While the UK is beginning to ease the coronavirus pandemic lockdown, every industry is now assessing the impact of the crisis. Data from the Office for National Statistics (based on a sample of 17,500 businesses across sectors taken between 6 and 19 April) found 75.2% were continuing to trade, 24.3% had paused trading, and 0.5% had permanently ceased trading.
In the retail and wholesale sector, 64% of businesses reported falling sales, including 33% that had seen sales fall by more than 50%. This reflects both the closure of non-essential goods retailers and the widespread switch to online purchasing. Some 73% of businesses in the sector said they were interested in the Coronavirus Job Retention Scheme; 60% were considering deferring VAT payments; and 45% were looking at business rates holidays. On the latter, retailers welcomed the announcement that next year’s planned revaluation of business rates will not take place, which should reduce at least one source of imminent uncertainty.
Business confidence amongst retailers and wholesalers has proved relatively resilient, with 72% of those continuing to trade expressing confidence they have the resources able to remain in business throughout the pandemic. Fewer businesses in the sector said they required a loan than in other industries and demand for rates holidays was also lower. It’s clear that the pandemic has underlined the importance of so many retail and wholesale businesses to the UK economy – they have continued to trade to serve their local communities.
Separate data from GfK also provides some grounds for optimism. Its headline consumer confidence measure rose by a single point last week, albeit only to minus 33. Interestingly, the index is six points higher than the low point recorded during the global financial crisis in July 2008. It’s also significant that GfK reports a slight uptick in its major purchases index (up three points to minus 49), which may indicate there is pent-up demand with non-essential shops having been closed since 23 March.
Strategies for the new normal
The world is likely to look very different following the pandemic and many businesses are now beginning to think about how they will adapt to the changing operating environment.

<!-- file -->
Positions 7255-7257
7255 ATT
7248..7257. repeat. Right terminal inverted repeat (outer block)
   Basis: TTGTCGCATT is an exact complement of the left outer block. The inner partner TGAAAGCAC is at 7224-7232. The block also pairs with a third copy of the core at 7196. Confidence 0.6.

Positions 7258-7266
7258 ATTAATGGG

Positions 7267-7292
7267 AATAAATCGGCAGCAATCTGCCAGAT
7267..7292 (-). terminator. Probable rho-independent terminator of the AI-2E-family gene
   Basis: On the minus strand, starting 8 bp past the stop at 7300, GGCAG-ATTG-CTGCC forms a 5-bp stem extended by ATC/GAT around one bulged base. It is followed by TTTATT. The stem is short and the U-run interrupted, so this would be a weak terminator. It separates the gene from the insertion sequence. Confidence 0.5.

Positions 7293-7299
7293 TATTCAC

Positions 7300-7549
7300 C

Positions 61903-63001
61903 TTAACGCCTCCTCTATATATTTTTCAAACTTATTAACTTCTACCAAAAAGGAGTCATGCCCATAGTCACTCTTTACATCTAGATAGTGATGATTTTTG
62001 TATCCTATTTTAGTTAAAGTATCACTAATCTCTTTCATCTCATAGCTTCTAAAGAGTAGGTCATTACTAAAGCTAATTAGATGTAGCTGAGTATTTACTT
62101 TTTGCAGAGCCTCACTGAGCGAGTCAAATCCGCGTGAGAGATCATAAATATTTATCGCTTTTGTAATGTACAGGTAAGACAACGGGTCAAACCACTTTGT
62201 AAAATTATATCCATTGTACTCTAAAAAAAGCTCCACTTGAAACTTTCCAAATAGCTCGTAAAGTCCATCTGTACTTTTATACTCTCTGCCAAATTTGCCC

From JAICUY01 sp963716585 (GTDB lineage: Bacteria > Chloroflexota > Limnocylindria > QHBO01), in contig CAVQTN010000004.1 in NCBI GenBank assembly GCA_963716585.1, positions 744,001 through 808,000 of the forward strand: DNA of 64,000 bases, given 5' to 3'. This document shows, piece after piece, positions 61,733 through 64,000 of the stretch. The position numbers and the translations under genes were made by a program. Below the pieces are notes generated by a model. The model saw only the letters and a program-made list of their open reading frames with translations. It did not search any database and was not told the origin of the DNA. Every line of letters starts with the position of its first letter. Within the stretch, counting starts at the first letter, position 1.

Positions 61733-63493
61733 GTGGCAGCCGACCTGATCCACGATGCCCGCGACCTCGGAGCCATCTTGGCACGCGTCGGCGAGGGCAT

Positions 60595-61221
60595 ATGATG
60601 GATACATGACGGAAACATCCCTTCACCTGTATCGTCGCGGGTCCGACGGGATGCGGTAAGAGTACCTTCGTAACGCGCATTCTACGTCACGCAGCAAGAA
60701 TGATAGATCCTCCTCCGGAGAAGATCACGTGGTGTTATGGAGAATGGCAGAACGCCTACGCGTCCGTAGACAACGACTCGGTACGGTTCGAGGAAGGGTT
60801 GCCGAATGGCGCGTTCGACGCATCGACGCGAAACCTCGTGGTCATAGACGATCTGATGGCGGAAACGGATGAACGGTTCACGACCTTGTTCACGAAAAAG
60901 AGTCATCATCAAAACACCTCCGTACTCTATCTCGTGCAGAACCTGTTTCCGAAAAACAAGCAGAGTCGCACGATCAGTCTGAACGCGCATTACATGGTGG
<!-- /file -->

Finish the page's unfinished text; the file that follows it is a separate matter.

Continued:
In physical retail, certain retail parks have fared better than high streets and shopping centres in recent years, with consumers taking advantage of free parking and larger stores. The pandemic could accelerate this trend, given that many retail parks and larger supermarkets have remained open.
Online, meanwhile, we continue to see innovation. For example, we saw a large online UK retailer announcing a new partnership with an Asia Pacific airline, which is an initiative trialling dedicated cargo plans that link its global production and distribution centres, with other airfreight services so disrupted.
The question for many retail and wholesale businesses will be whether the changes they are seeing in key markets are transitory, and likely to be reversed following the crisis, or more long-lasting. Many are taking the latter view, which is why groups such as The Hut are taking radical action.
How Santander can help
We’ll discuss these ideas in more detail during next week’s Santander Industry Webinar, which will focus on the Retail sector. Our panel will discuss exit strategies and what we can learn from global best practice, including examples from Asia-Pacific markets. Details of the webinar will be shared next week.
At Santander, we believe it’s important to recognise that brands will be remembered for how they act now. For our part, we’re continuing to look at how to serve clients better – initiatives to support retail and wholesale clients (in addition to our Trade Club and wholesale & retail International connectivity proposition) include:
- Santander Retailer Offers – we’re offering brands to sell their excess stock online through our Retailer Offers programme, which enables around 2.7 million Santander personal customers to earn cashback when shopping at selected merchants. Visit our website for more information.
- Liquidity management – for businesses selling essential goods and experiencing increased demand, we’re offering targeted support for short and medium term liquidity management to make sure they can optimise returns on surplus funds.
- Elavon’s e-commerce proposition – this initiative, provided via our partner Elavon, can get clients that have not previously traded online up and running with an ecommerce website in just 24 hours (subject to credit checks). The first three months’ platform expenses are waived. Our business support programme – Survive and Revive give further details.